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Marine Corps Systems Command

Equipping Our Marines

MCB Quantico, Va.
Micro Laser Range Finder helps Marines improve accuracy, lethality

By Ashley Calingo, MCSC Office of Public Affairs and Communication | Marine Corps Systems Command | July 6, 2016

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MARINE CORPS BASE QUANTICO, Va. -- style="margin: 0in 0in 10pt;">Marine Corps Systems Command is equipping Marines with a new range finder that will improve their accuracy and lethality on the battlefield.

The Micro Laser Range Finder, or MLRF, is a multifunction laser system that can be used in a variety of battlefield conditions. Whether mounted on a tripod, on a weapon, or held by hand, the MLRF allows Marines to determine the range to targets, control fires and illuminate targets at night. It also provides Marines with unprecedented accuracy on the battlefield.

“The PEQ 15 was just a laser dot; it didn’t go far enough and there wasn’t any range capability,” said Joseph Bernardoni, lead lifecycle logistician for Optics and Non-Lethal Systems in MCSC’s Infantry Weapons Systems. “The MLRF gets you on target faster and with less rounds. And you can see the laser at 500 meters up to 10,000 meters with a day optic.”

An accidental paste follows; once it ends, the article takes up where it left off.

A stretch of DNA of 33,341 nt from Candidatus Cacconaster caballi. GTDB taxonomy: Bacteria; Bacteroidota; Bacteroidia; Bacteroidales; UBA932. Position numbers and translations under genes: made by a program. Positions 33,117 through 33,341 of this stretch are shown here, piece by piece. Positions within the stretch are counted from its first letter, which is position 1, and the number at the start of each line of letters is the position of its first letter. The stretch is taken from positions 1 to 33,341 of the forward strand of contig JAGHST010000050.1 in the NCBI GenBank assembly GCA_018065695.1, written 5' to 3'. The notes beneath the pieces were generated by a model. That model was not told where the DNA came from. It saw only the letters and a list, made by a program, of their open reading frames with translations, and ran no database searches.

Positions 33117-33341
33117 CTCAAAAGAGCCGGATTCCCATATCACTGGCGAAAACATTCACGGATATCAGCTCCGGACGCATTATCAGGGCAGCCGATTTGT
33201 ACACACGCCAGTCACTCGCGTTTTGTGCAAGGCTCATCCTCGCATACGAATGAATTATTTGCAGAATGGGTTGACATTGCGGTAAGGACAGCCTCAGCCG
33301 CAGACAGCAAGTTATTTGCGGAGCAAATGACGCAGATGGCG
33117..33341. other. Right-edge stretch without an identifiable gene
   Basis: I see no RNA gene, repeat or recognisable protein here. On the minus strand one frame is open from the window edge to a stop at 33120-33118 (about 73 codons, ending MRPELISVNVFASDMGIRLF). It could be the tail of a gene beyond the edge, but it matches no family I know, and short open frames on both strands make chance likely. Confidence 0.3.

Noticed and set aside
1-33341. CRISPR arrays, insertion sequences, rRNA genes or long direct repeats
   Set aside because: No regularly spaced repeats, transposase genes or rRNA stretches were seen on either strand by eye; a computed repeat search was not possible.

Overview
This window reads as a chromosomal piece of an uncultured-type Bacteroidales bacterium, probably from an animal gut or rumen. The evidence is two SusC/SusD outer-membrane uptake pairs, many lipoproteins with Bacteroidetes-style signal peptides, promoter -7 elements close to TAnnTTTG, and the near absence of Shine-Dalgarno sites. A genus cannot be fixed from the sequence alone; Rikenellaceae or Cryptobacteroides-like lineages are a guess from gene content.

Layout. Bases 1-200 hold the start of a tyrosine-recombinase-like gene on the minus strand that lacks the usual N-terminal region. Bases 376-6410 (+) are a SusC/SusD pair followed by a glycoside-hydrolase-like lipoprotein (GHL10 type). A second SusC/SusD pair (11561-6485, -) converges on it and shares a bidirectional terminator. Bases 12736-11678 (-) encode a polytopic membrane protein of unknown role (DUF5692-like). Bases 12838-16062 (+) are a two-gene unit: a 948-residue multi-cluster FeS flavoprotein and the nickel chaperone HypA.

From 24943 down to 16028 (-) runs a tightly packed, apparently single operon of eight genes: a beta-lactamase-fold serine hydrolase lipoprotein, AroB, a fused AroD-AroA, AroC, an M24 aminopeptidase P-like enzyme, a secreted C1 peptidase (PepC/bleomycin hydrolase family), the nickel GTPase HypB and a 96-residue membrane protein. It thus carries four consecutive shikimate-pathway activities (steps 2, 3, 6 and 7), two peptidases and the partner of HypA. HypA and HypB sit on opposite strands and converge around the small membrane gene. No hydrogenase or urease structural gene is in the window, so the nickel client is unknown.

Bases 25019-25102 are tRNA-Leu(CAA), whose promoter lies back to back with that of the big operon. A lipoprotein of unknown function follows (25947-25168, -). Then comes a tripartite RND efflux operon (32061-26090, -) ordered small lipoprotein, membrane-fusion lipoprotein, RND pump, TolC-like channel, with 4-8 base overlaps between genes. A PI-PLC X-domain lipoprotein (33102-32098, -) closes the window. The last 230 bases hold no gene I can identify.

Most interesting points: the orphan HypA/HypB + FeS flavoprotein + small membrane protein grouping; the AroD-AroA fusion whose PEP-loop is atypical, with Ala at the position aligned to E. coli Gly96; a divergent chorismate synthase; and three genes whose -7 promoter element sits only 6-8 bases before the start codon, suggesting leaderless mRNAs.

The built-in infrared light is another feature that helps guide Marines in battle, Bernardoni said. Because infrared light is invisible to the naked eye, the MLRF allows Marines to illuminate the battlefield under the cover of darkness.

“At nighttime, if they’re able to light up a big area with infrared light, the other supporting Marines, with their night vision goggles, will also be able to see that,” he said. “Without it, the infantry rifleman doesn’t see anything that far.”

The MLRF is designed for use with the M2 .50 caliber heavy machine gun and MK-19 40mm grenade machine gun, said Gunnery Sgt. Alfredo Uribe, equipment specialist for Optics and Non-Lethal Systems in IWS. It improves upon the former PEQ 15 laser system, which had a range of only 2,000 meters allowing Marines to improve their shot accuracy from a distance and hit their target using less rounds.

“If Marines are put in a fighting position alongside infantry line companies, they can identify the distance, or range, [from which] the enemy is coming—like if there’s a truck approaching—then call for fire, range and hit the target along with the other machine guns,” said  Bernardoni. “It is faster than shooting a bunch of rounds, seeing what you’re missing, and repeating the process.”

Infantry Weapons Systems acquires and fields systems that give Marines the firepower—lethal and non-lethal—to suppress both infantry and armored enemy resistance. Among these systems, the program office provides lasers—like the MLRF—to help Marines put rounds on targets in all conditions. IWS fielded the MLRF to Marines across the Corps this Spring.  


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